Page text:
The U.S. Bureau of Labor Statistics said Friday that nonfarm payroll employment was unchanged in August, keeping the unemployment rate at 9.1 percent.  14 million Americans are out of work.

1.         queue  [kju]  (人或車輛等的)行列, 長隊
2.         bolster  [ˋbolstɚ]  長枕; 墊枕; 靠枕  支撐; 加固; 援助; 支持[(+up)]
3.         deficits  [ˋdɛfɪsɪt] 不足額; 赤字[c]
4.         nonetheless nʌnðəˋlɛs]  但是; 仍然
5.         discouraging [dɪsˋɪɪŋ] 令人沮喪的, 使人洩氣的
6.         average  [ˋævərɪdʒ]  平均, 平均數[c]
7.         horizon [həˋraɪzn] (知識, 經驗等的)範圍; 眼界; 視野[c]
8.         parliament [ˋpɑrləmənt] 議會, 國會
9.         amendment  ˋmɛndmənt]  改正, 修正; 改善[u][c]
10.      controversial  kɑntrəˋvɝʃəl] 爭論的; 可疑的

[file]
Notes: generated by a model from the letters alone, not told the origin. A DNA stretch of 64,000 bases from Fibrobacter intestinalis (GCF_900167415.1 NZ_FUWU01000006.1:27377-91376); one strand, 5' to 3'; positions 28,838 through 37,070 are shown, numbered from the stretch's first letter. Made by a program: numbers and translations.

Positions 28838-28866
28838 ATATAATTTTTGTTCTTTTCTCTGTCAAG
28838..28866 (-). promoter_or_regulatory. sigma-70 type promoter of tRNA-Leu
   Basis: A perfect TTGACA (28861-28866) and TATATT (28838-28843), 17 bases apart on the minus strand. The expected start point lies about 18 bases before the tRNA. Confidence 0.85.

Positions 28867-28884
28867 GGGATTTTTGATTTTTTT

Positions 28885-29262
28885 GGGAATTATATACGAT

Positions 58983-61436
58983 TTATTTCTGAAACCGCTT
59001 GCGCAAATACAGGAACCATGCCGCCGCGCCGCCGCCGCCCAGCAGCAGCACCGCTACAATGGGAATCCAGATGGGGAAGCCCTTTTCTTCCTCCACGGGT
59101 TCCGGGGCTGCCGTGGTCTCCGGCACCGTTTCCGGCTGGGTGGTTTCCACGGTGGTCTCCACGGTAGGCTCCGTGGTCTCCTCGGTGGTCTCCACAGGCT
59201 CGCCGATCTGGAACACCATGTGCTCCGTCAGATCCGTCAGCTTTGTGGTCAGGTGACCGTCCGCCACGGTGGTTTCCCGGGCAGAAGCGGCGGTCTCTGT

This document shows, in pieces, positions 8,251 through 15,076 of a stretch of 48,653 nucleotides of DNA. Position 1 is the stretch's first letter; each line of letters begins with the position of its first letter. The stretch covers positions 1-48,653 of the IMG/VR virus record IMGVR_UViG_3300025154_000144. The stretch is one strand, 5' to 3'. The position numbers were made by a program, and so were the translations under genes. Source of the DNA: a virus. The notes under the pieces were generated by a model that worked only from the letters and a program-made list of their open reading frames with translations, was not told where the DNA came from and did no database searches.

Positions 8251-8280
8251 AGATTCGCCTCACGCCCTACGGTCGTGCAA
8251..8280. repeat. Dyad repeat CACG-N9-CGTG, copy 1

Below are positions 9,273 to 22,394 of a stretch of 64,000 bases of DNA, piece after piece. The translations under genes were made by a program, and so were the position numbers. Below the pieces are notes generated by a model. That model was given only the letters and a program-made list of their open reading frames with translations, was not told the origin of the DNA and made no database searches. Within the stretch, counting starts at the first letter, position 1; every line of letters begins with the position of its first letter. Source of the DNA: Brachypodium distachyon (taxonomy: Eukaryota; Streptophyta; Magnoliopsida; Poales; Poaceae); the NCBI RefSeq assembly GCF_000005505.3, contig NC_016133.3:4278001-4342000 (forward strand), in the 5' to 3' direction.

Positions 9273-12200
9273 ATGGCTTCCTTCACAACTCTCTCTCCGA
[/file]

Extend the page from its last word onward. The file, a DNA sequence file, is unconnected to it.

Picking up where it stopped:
11.      sovereign  [ˋsɑvrɪn]  君主, 元首; 最高統治者
12.      stimulate  [ˋstɪmjə͵let]  刺激; 激勵; 使興奮; 促使[(+to/into)]
13.      conundrum  [kəˋnʌndrəm]  謎語; 難題; 機智問答
14.   grim  [grɪm] 無情的; 嚴厲的; 殘忍的


Americans Hold Somber Observances of September 11 Attacks

A decade after Islamic terrorists hijacked four passenger planes and turned them into weapons to claim nearly 3,000 lives, people in the United States on Sunday somberly marked the September 11 anniversary with memorials at the scenes of the attacks.

#The names of the nearly 3,000
victims at the World Trade Center speak volumes. The terrorist attacks in New York 10 years ago touched people of all backgrounds, races and ages.

"And my father, Sebastian Gorki, who I never met because I was in my mom's belly. I love you, father. I love you for loving the idea of having me. You gave me the gift of life, and I wish you could be here to enjoy it with me," said Nicholas Gorki.

Bells tolled to mark the moments when hijacked planes struck the twin towers, and when those towers collapsed.